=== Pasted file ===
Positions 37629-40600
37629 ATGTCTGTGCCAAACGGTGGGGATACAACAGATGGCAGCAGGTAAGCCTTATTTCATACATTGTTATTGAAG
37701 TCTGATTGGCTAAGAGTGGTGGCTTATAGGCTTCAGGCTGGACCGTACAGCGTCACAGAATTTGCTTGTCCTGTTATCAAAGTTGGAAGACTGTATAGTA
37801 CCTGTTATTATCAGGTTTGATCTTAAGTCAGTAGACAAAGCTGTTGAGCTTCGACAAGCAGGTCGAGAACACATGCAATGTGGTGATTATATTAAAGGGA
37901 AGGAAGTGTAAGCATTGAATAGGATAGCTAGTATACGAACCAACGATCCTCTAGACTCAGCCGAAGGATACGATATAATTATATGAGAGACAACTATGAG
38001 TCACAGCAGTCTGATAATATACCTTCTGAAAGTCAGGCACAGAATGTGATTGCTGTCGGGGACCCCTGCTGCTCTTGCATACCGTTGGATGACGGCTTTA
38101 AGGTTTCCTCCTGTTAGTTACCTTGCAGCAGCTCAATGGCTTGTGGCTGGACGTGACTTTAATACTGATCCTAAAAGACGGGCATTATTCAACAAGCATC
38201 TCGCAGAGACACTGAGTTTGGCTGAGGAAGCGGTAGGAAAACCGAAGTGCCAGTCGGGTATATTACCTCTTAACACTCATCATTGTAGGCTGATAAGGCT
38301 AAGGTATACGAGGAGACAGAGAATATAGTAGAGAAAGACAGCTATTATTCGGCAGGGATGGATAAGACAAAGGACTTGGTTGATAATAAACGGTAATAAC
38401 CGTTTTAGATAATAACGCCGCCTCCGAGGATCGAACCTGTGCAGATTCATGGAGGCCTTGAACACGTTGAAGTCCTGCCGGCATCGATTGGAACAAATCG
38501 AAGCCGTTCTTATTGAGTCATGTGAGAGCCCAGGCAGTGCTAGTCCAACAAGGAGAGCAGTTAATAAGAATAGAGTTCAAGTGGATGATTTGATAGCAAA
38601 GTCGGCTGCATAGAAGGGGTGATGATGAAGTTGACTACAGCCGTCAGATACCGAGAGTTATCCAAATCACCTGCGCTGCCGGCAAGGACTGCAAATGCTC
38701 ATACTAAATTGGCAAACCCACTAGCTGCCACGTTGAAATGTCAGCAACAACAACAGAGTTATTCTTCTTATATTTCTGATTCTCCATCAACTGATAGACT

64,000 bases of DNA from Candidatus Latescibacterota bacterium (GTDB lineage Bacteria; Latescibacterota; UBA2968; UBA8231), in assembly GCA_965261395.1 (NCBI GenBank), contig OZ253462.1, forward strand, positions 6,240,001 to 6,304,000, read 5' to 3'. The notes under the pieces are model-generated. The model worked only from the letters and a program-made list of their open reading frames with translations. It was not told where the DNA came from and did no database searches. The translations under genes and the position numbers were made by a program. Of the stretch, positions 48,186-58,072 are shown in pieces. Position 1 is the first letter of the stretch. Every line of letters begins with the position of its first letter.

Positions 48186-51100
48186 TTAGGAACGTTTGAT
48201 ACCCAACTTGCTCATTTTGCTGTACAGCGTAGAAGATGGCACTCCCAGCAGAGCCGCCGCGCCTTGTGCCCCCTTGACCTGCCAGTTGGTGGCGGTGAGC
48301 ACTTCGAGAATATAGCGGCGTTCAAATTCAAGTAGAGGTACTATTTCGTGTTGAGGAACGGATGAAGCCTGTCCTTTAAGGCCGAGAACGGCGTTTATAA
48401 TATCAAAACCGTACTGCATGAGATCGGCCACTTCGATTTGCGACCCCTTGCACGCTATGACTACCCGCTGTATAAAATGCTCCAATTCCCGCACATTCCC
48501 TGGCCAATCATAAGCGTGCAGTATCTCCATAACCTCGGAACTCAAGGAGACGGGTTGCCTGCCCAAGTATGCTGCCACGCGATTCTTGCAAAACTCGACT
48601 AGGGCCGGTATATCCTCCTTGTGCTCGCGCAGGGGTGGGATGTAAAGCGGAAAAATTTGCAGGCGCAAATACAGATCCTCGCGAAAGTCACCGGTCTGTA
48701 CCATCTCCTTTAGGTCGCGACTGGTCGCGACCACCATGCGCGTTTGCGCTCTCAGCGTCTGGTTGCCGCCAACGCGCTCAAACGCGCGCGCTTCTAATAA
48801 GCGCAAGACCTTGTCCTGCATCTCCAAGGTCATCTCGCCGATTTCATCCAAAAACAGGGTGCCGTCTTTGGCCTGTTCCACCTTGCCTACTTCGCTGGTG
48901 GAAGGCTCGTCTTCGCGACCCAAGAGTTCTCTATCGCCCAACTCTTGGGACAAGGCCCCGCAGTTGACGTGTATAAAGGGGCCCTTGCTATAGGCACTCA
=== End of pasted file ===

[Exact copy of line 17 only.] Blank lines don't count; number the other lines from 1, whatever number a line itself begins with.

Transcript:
48201 ACCCAACTTGCTCATTTTGCTGTACAGCGTAGAAGATGGCACTCCCAGCAGAGCCGCCGCGCCTTGTGCCCCCTTGACCTGCCAGTTGGTGGCGGTGAGC